Over-the-Counter Medications Might Be Dangerous For Your Heart

Health Topics

Over-the-counter (OTC) medications – especially those for allergies or minor aches and pains – could be more problematic than helpful.

If you have a heart condition or have had bypass surgery or a heart attack, you should be extremely cautious when using acetaminophen (commonly known by the brand name Tylenol), especially at high doses or high frequency, and nonsteroidal anti-inflammatory drugs (NSAIDs), according to Food and Drug Administration (FDA). Both of these are common OTC pain relievers.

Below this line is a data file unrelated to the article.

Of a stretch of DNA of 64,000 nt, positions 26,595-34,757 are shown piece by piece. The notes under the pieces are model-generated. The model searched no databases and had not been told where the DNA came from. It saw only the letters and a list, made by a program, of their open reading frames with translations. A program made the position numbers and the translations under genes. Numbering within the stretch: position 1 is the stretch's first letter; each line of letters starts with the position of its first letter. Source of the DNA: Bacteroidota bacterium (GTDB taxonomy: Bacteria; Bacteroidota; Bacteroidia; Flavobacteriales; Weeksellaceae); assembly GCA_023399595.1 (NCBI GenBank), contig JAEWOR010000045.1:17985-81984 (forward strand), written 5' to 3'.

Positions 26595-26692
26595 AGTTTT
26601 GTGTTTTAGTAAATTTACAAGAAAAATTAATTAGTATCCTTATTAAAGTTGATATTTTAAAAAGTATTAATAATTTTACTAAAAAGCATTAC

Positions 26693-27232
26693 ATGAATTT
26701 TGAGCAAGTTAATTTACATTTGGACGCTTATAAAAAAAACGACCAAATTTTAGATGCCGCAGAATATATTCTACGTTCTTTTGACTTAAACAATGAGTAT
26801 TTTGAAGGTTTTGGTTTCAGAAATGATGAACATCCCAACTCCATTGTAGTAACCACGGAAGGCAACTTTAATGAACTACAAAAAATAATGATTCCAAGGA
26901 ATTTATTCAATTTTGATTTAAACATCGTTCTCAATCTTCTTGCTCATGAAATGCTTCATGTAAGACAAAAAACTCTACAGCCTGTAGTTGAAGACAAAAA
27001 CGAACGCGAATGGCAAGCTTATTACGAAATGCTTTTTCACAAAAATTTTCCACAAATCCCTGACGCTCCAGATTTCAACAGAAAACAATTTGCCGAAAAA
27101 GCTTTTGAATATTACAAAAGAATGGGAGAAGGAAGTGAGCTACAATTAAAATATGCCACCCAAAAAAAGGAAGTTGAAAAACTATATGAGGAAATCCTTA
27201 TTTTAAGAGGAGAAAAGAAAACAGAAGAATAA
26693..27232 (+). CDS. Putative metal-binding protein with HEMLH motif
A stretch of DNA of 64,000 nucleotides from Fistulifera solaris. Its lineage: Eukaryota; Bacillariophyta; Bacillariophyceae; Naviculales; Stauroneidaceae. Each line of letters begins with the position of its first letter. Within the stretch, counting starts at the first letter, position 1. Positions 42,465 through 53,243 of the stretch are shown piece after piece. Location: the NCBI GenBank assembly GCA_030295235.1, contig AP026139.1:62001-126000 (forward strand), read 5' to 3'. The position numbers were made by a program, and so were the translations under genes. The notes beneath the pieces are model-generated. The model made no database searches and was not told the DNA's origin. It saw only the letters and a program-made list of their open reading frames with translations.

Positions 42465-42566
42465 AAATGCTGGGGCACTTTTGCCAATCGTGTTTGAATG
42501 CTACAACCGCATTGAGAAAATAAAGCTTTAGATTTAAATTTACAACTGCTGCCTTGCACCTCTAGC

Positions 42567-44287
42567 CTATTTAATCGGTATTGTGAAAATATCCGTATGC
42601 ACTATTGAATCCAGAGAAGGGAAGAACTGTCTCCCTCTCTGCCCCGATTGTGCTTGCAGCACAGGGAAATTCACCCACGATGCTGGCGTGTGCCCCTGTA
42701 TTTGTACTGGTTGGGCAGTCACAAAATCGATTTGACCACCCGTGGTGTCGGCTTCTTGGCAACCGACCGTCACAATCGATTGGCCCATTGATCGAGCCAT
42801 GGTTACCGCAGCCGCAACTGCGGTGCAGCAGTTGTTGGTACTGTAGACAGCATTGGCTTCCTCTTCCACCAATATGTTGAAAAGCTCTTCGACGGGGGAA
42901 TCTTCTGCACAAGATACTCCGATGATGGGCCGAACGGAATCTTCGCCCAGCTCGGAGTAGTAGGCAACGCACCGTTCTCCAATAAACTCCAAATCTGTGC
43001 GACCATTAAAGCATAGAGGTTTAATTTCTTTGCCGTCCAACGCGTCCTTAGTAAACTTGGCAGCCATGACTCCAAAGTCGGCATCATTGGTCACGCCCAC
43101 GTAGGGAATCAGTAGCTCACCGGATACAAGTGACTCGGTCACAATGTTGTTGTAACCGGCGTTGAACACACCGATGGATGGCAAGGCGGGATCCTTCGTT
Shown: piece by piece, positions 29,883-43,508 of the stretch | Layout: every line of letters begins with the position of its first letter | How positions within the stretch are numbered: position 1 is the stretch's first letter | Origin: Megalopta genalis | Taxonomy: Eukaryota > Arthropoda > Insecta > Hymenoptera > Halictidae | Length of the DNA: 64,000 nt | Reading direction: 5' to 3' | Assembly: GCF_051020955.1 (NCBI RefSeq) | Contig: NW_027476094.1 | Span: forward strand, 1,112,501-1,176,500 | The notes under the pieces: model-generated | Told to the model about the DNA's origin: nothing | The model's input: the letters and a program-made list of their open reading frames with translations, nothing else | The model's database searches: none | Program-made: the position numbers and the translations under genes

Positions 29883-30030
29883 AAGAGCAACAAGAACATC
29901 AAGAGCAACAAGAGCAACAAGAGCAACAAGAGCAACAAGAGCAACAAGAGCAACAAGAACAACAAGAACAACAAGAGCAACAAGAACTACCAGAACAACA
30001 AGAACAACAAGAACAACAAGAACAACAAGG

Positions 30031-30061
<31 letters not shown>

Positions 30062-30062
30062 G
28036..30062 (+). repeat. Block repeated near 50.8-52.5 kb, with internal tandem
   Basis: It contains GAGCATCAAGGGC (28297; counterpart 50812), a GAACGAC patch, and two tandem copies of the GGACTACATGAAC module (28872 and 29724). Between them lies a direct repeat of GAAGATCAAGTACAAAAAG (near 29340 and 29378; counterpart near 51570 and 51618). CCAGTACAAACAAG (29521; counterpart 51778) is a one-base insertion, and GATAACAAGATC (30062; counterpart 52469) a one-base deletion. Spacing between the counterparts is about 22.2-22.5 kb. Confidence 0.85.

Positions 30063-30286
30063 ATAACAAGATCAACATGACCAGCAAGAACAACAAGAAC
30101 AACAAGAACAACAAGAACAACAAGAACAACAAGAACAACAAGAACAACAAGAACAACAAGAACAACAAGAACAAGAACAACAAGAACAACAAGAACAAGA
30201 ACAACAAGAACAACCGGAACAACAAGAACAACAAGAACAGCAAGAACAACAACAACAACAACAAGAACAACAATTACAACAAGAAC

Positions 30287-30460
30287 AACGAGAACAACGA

NSAIDs include ibuprofen, which is commonly branded Advil or Motrin, and naproxen sodium, branded as Aleve.

These medications can increase your blood pressure and increase the risk of having additional heart problems if you already have cardiovascular disease, according to the FDA.

Many OTC allergy medications contain decongestants that also can cause a rise in blood pressure, according to the FDA.

Pseudoephedrine, which is branded Sudafed, is one example of a common OTC decongestant.

There are also some cold and sinus medications that contain a combination of decongestant medications and NSAIDs.

If you have cardiovascular disease, you don’t have to avoid these medications completely, but it’s important to follow the directions when taking them, according to the FDA. Taking the lowest dose for the shortest possible amount of time is the safest option with these medications.

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